Comment: Erasmus + scheme in jeopardy as Brexit looms, but why should we care?

British MPs have voted against continuing negotiations of the UK’s full membership of the EU’s Erasmus + scheme.

The Erasmus programme enables thousands of students to live abroad with ease each year, giving young people the opportunity to experience a different culture and challenge themselves in a foreign country.

Students participating in the scheme receive an Erasmus Grant, which helps them pay for accommodation, food and travel. This means students from disadvantaged backgrounds can afford to live abroad and reap the benefits of such an experience.

With Brexit set to take place at the end of the month, MPs are currently voting on the European Union (Withdrawal Agreement) Bill, with each clause being decided on.

344 MPs voted against a second reading on the Erasmus + scheme, 254 voted for. This straightforward vote has the potential to rob students of the opportunity to live abroad.

Well, so what? Nobody needs to live abroad, do they? Everyone speaks English, right?

These kinds of responses could not be further from the truth, as I discovered myself during my French and German degree when I studied in France and Germany for a year.

I cannot emphasise enough what the experience gave me: I significantly improved my language skills, learnt how to cope in challenging situations and made friends from across the world. It would be such a shame for future students to miss out on this opportunity.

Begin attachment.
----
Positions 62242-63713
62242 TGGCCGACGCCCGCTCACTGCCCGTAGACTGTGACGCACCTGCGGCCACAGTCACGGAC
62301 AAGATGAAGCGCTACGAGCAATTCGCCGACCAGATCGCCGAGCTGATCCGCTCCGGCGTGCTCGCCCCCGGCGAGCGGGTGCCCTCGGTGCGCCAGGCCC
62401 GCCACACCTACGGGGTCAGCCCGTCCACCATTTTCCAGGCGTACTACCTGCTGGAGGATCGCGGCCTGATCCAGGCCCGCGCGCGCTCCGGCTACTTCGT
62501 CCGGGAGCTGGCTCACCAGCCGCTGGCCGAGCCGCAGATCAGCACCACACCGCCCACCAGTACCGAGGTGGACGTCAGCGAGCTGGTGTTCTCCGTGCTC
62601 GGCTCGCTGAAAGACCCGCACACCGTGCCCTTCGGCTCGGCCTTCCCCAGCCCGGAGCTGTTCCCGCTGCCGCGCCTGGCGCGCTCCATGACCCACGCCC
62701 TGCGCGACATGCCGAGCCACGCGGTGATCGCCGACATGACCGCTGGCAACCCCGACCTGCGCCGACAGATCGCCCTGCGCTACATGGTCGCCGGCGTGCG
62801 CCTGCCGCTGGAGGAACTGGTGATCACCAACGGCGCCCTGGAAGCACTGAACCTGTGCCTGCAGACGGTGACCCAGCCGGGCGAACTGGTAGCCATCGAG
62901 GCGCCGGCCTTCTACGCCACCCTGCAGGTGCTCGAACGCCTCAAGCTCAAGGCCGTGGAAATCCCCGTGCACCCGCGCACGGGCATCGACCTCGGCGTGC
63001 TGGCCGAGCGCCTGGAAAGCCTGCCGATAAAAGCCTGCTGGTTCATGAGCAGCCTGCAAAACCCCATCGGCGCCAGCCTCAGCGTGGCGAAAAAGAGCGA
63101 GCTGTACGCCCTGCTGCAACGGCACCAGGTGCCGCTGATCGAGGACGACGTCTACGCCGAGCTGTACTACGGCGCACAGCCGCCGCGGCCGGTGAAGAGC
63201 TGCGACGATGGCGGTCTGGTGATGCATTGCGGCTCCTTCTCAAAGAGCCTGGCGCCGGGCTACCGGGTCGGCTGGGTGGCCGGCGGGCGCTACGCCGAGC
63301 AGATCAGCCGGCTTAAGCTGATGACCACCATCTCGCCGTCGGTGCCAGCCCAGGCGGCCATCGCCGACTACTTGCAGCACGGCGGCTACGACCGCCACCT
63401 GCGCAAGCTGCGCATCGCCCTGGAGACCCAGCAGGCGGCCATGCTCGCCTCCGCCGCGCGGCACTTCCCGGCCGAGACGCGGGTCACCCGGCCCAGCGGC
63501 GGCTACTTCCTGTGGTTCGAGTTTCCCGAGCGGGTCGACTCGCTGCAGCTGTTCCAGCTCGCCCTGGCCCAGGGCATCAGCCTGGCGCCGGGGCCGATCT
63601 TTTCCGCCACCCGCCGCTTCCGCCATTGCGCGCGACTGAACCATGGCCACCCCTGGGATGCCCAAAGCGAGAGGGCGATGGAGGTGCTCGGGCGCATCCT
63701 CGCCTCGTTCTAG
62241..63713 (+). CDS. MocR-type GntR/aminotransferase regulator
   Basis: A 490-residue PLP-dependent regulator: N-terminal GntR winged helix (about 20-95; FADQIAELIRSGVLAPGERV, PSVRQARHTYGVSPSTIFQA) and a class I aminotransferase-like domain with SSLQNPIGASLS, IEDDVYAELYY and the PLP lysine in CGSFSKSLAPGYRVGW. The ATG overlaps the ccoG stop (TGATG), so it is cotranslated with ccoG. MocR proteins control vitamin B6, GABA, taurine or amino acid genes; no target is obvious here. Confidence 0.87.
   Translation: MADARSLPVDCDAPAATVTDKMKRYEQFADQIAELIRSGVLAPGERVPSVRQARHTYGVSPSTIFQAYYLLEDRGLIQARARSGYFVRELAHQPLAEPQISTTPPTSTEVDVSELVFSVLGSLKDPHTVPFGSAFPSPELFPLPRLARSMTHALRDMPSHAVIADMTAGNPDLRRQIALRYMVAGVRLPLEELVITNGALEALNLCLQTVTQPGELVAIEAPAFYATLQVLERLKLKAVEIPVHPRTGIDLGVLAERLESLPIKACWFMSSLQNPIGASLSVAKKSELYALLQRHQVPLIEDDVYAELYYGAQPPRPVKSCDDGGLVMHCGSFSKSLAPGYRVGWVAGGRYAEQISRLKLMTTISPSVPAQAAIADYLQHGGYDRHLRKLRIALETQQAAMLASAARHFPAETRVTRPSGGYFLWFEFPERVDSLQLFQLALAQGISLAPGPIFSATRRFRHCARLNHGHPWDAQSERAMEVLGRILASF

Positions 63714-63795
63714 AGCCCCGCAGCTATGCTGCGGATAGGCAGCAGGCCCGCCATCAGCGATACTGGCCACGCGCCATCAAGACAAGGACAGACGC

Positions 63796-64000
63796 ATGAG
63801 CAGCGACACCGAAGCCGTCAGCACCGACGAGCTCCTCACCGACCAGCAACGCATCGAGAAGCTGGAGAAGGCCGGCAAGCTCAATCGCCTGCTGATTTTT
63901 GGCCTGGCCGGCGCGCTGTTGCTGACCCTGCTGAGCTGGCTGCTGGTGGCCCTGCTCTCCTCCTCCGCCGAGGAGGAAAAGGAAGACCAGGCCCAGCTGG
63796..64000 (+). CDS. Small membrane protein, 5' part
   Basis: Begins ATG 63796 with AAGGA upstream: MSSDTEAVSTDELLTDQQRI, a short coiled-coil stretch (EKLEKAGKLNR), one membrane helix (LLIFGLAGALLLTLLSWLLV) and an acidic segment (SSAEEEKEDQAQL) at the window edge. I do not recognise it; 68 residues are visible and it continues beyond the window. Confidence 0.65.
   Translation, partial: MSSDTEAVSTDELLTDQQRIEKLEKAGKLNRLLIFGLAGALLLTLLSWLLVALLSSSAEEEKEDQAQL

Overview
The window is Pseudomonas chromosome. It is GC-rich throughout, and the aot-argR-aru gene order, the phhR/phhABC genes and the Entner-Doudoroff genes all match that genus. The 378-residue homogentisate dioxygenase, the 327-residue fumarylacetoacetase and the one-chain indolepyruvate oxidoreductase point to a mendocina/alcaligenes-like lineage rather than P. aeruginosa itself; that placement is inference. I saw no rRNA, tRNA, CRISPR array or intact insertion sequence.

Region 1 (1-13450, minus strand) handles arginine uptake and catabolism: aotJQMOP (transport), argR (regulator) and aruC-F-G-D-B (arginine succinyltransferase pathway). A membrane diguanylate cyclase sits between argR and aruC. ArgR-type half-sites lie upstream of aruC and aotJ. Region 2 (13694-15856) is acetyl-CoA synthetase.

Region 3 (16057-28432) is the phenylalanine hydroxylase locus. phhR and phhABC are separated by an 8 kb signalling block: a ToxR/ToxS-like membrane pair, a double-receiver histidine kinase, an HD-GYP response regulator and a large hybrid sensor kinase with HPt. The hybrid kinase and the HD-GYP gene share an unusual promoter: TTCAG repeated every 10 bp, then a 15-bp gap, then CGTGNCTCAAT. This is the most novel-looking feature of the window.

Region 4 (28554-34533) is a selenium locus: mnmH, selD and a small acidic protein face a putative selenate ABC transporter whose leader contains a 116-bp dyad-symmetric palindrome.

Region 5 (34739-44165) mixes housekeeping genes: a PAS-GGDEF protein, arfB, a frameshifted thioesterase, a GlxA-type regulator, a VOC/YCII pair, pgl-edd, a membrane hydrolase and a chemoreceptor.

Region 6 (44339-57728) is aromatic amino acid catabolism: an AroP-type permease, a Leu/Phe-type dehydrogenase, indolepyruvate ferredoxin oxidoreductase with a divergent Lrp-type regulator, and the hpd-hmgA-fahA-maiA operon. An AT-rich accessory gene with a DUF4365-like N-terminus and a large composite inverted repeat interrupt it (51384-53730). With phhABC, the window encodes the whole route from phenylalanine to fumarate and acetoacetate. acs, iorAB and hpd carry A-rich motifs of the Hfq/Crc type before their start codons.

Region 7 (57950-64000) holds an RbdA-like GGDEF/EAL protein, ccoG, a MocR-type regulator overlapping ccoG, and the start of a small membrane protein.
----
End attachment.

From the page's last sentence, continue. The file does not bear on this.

The Erasmus Grant helped pay for the house I shared with four French girls in Lille. A place where I spent the first few weeks struggling to remember the words for ‘plate’ and ‘bills’.

A place where I listened to France Inter (a French radio station) every day, watched French TV with my housemates and spoke with their (rather stylish and intimidating) friends at their parties.

A place where eventually I had the confidence to speak this language (the fifth most spoken in the world) fluently as my housemates taught me how to make tartiflette and the best way to eat raclette.

I left France with a better level of French, a better understanding of a different culture and a better understanding of myself.

The benefits of the scheme don’t stop at languages. I used some of my grant money to travel throughout France and Germany and neighbouring European countries.

Without this money I wouldn’t have seen the WWII bunkers on the beach in Dunkirk. I wouldn’t have caught the train to Brussels and heard French spoken in a different way. I wouldn’t have visited Goethe’s Summer House in Weimar, the German equivalent of Shakespeare’s house. 

Thanks to the Erasmus Grant, I went to the Documentation Centre Nazi Party Rally Grounds museum in Nuremburg (or as the Germans more concisely call it Dokumentationszentrum Reichsparteitagsgelände) and confronted Europe’s dark past.

It is invaluable to learn about the events that have shaped not just Europe but the world; we should not cut ourselves off from that.

Like me, other students who have participated in the scheme will have benefitted immensely from living abroad. And some of those students will have spent that time in the UK, learning our language, exploring our culture and visiting our landmarks.

It would be incredibly sad to lose such an enrichening opportunity. Wouldn’t you agree?

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